Technical Paper

Effect of Hydrocarbon Molecular Structure on Diesel Exhaust Emissions Part 1: Comparison of Combustion and Exhaust Emission Characteristics among Representative Diesel Fuels

Combustion and exhaust emission characteristics were compared among three representative diesel fuels called “Base (corresponding to a Japanese market fuel)”, “Improved” and Swedish “Class-1” using both a modern small and an optically accessible single-cylinder DI diesel engines. In these tests, the relative amount of PM collected in the exhaust was “Base” >“Class-1” >“Improved” at almost all of the operating conditions. This means that “Class-1” generated more PM than “Improved”, even though “Class-1” has significantly lower distillation temperatures, aromatic content, sulfur, and density compared with “Improved”. There was little difference in combustion characteristics such as heat release rate pattern, mixture formation and flame development processes between these two fuels. However, it was found that “Class-1” contained more branches in the paraffin fraction and more naphthenes.
Technical Paper

Fuel Effects on Particulate Emissions from D.I. Engine - Relationship among Diesel Fuel, Exhaust Gas and Particulates

The compositions of hydrocarbons in diesel fuel, exhaust gas and particulates were analyzed and the relationships among them were determined. It was found that the compositions of the hydrocarbons in the exhaust gas were almost the same as that of the fuel, and that the hydrocarbons in the particulates corresponded to their heavy fractions. When the engine condition was fixed, both the soluble organic fraction (SOF) and insoluble fraction ( ISF) showed positive correlation coefficients versus HC×R310, where HC denotes the hydrocarbon emission and R310 denotes the backend fraction, as measured by the fraction of fuel boiling above 310°C. On the other hand, when the engine condition was varied, ISF had negative correlation coefficients versus HC×R310, while SOF showed positive correlation coefficients.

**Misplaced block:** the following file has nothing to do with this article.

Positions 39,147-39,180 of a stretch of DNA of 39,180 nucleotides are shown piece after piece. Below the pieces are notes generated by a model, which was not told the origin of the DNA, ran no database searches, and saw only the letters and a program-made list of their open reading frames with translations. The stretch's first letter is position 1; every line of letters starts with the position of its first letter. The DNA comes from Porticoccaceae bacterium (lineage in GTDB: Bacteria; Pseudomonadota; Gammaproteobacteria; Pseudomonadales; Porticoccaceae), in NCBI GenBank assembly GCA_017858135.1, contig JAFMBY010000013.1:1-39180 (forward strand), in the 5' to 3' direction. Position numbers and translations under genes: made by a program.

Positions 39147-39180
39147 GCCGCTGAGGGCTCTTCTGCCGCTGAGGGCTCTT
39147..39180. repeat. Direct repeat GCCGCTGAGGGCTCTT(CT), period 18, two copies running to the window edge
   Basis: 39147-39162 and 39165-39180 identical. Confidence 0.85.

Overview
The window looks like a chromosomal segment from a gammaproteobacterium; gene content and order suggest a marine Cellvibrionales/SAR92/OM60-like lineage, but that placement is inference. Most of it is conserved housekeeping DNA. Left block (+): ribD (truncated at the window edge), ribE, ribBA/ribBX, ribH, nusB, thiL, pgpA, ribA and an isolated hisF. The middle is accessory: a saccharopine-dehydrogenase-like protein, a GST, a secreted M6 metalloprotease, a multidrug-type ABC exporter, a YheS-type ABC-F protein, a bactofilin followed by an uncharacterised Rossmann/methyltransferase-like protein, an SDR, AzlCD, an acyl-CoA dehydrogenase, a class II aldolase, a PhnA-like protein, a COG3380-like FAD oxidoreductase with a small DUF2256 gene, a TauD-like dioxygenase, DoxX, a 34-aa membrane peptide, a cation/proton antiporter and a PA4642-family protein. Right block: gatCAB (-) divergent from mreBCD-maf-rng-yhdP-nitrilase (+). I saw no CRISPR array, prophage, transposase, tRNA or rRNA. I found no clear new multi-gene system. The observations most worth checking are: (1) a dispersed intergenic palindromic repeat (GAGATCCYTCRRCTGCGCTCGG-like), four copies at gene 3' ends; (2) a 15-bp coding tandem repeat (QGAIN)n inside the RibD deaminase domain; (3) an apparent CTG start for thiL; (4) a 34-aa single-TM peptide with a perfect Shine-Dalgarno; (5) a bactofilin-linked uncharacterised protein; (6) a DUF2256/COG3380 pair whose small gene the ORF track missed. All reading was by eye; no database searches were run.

Technical Paper

Fuel Effects on Particulate Emissions from D. I. Engine - Chemical Analysis and Characterization of Diesel Fuel

The properties of diesel fuels were investigated in terms of particulate emissions to clarify the specification of such a diesel fuel for minimizing particulate emissions. Diesel fuels were analyzed using thin layer chromatography (TLC), and gas chromatography/mass spectrometry (GC/MS). These analysis revealed the entire composition of hydrocarbons in diesel fuels according to molecular formula. The entire composition of hydrocarbons in diesel fuels could be expressd on a three-dimensional graph: the X-axis as carbon number, the Y-axis as H/C ratio and the Z-axis as the amount of hydrocarbons of identical molecular formula. By using the graph, the properties reported so far were investigated. Also, simplified images of the fuel sprayed into a cylinder and its flame were derived from the observational results previously reported.
Technical Paper

Effects of California Phase 2 Reformulated Gasoline Specifications on Exhaust Emission Reduction

In response to various reformulated gasoline regulations, several studies have been conducted to evaluate the relationship between fuel properties and vehicle exhaust emissions. These studies, however, have focused on the fuel effect and have not examined the most promising advanced technology emission control systems on low emission vehicles. Toyota's reformulated gasoline research first set out to study the effect fuel compositions has on 2 different emission control systems. On both systems, non-methane hydrocarbon (NMHC) emissions were significantly affected by the 50% and 90% distillation temperature (T50 and T90). A correlation was also found exhaust olefine content and the amount of MTBE contained in the fuel. Research was also conducted on the specific ozone reactivity (SOR) of exhaust hydrocarbons. Various fuels with similar specifications but blended from different feedstocks were evaluated.